Tag Archives: MXF

Dalet purchases AmberFin

Las Vegas — Paris-based Dalet Digital Media Systems, a provider of media asset management (MAM) solutions, software and services for content providers and broadcasters, has signed a definitive agreement with Advent Venture Partners to acquire AmberFin, a UK-based company that specializes in video ingest, complex media manipulation, transcoding and quality control (QC) solutions.

The acquisition broadens the Dalet product offerings, which are built around an open, IT-centric technology framework. It creates an end-to-end solutions that includes comprehensive MAM capabilities along with the latest image processing, media transcoding and distribution.

“This acquisition allows us to offer the industry the most advanced level of workflow options. AmberFin has been at the forefront in mastering media, including transcoding and video quality control. The company has spearheaded many widely adopted industry standards such as MXF and AS-02. Its talent and expertise directly complement Dalet’s strengths in enterprise MAM-driven solutions,” said David Lasry, CEO of Dalet. “By melding our resources and innovative technologies, we can enrich both the Dalet and AmberFin products to offer the most complete and forward-thinking solutions for content providers to optimize their human resources and media assets. From ingest through multi-platform delivery, operators in news, sports and programming will reap tremendous efficiencies and productivity by applying our combined technologies.”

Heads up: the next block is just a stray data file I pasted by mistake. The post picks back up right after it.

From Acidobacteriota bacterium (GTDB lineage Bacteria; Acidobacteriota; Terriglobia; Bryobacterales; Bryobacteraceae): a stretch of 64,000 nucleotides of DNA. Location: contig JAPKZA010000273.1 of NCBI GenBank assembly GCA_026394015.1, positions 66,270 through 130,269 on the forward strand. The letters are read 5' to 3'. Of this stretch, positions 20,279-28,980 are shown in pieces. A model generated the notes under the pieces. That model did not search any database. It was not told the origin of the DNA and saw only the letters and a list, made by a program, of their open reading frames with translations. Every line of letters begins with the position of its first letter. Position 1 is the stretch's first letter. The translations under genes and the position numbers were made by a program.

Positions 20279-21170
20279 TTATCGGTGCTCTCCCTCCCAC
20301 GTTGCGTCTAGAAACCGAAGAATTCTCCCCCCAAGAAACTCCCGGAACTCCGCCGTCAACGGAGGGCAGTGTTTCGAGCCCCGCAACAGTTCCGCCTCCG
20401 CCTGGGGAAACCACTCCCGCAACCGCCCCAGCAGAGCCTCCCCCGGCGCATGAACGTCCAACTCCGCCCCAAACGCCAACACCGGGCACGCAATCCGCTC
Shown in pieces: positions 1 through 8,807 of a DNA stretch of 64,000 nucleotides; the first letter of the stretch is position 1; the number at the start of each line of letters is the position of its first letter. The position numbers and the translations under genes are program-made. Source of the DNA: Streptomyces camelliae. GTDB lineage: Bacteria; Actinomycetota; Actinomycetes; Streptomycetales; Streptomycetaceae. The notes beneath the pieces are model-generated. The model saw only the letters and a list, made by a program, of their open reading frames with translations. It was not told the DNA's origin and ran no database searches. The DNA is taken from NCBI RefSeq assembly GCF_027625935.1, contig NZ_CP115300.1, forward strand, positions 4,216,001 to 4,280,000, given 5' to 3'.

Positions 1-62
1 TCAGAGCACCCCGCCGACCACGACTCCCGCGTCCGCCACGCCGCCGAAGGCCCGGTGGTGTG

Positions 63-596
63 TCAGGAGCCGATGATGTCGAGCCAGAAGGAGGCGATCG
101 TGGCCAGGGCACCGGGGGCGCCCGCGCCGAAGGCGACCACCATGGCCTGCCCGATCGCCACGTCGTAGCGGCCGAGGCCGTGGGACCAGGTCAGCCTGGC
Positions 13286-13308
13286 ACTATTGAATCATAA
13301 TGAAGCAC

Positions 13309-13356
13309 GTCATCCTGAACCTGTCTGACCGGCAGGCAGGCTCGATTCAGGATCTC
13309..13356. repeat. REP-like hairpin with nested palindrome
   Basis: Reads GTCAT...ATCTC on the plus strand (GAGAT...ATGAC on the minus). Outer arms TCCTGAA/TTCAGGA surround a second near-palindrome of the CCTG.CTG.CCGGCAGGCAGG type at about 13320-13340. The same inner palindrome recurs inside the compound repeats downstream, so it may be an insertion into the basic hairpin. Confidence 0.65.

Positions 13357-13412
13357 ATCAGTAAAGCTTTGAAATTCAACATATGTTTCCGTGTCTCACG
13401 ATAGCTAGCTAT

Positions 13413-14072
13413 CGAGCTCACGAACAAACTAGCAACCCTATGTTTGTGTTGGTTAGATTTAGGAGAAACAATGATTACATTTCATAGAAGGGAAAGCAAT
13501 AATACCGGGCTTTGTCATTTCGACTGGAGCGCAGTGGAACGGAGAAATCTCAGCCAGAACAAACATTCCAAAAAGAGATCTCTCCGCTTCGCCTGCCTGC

Dalet will continue to develop and support the AmberFin product line from that location. Jeremy Deaner is stepping down as CEO of AmberFin but is serving as a consultant for a period of time to facilitate the transition.

 

How great content gets broken

The perils of shooting film-style in the digital era, and how to avoid your pictures looking awful.

By Bruce Devlin
Long, long ago life was simple. Premium content for television was shot on film, using Hollywood-style cameras at Hollywood-style 24 frames a second. It was cut on film, and effects were done on film. Even delivery from production to post to broadcaster was done on film.

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